Amazon Add-on Items?

Okay this is just stupid. Why would the world’s most popular online shopping site decide to make it that much harder to buy stuff? Well, hello to Amazon’s new “Add-on Items”.

Amazon add-on itemI guess this has been around for awhile now but Amazon must have rolled it out over a fairly long period of time as I’ve not encountered it before–until the other day. As far as I’ve been able to understand this insanity on the part of the Amazon decision makers, an Add-on item can only be shipped with orders that are a minimum of $25. The kicker is that these orders have to be actually shipped by Amazon and not some other seller who happens to have a “store” on Amazon. Considering that Amazon was specifically designed as an online outlet for other retailers to sell their goods online along with items directly sold by Amazon, this now makes things unbelievably difficult for many buyers. What were they thinking?

Now, I buy most of my online goods from Amazon, especially computer parts, and Amazon’s prices and availability are usually the best for things like that. For instance, last year I needed to replace the hard drive in my wife’s desktop PC. This required the hard drive itself, the SATA hard drive data cable and an older style 4-pin to SATA 15-pin power adapter cable. The cables themselves came to less than $10 for both and were shipped with the hard drive ($60) even though the cables were shipped by Amazon and the hard drive was shipped by another company that sold through Amazon. And the shipping was free due to the entire order being above $25.

This might be a good time to mention that I’m not a Prime member. Just a regular guy who has a long standing Amazon account.

Fast forward to last week, I finally decided to order another hard drive for my desktop PC (identical to my wife’s), not because my current one was failing but because the current one is a older, slow 1.0 TB/5400 RPM hard drive that is really meant for storage rather than running various operating systems (I’m a multi-boot type of guy). Besides, I feel the need for speed. Now this should not have been a problem as I had dutifully bookmarked the pages for said hard drive and cables at Amazon from the last year’s purchase. So no problem, right?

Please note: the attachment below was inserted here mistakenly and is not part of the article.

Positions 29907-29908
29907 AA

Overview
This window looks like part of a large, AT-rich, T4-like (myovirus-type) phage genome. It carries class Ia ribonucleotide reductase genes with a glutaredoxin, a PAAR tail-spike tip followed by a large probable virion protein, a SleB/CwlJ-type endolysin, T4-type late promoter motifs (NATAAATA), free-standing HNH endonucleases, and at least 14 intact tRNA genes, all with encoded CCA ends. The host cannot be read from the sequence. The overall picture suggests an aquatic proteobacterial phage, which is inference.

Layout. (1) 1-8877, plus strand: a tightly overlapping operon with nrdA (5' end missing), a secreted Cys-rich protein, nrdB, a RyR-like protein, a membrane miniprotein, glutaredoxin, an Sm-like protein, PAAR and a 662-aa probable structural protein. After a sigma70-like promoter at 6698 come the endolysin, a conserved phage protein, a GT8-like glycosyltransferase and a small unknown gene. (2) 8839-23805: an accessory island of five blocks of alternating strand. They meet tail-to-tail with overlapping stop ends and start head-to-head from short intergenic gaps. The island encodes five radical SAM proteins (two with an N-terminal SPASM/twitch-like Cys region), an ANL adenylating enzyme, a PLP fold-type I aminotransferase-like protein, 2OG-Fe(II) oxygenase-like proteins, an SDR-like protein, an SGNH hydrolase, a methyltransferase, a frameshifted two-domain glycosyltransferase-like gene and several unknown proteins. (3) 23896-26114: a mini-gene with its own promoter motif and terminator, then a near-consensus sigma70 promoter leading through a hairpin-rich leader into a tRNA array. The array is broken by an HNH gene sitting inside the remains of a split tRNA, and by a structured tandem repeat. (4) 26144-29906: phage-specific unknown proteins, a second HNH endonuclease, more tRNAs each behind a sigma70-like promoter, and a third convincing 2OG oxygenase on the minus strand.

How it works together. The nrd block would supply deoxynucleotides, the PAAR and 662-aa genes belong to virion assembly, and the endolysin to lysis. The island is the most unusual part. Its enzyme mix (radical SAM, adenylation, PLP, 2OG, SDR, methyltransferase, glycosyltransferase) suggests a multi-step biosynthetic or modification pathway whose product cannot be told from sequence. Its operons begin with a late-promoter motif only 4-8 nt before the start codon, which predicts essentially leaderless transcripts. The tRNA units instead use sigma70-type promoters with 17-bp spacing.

Wrong.

Thanks to Amazon’s change in business practices, I was not able to order the cables I needed even though the hard drive that I had selected was $75. The reason being was that the cables were now considered “Add-on” items (see the image above for an example) which could not be shipped due to the total order of Amazon shipped items being less than $25. In other words, the two cables were both Amazon shipped items and together came to a total of only $8 ergo, no ship.

Everyone get that? I had a $75 hard drive in my cart but Amazon refused to ship me cables I needed for said hard drive because of the fact the hard drive was not shipped by Amazon. It was bought from a business who sold through Amazon and was shipped from that business itself. If I wanted the damn cables I would now have to buy another $17 or so of Amazon shipped items I didn’t need just to get the two cables for the hard drive.

In short–order cancelled.

I dug through my paperwork and found my old login particulars for Tiger Direct. I’d been buying computers and computer parts from them since the middle 1990′s when all they had was a mail catalogue. I went to Amazon a couple years ago simply due to Amazon having a better inventory of older style computer parts and accessories plus slightly better prices. Not any longer I’m afraid due to just about every single computer accessory, such as various types of computer cables, now being marked as a bloody “Add-on Item”.

Nice job, Amazon. What else can you do for us?

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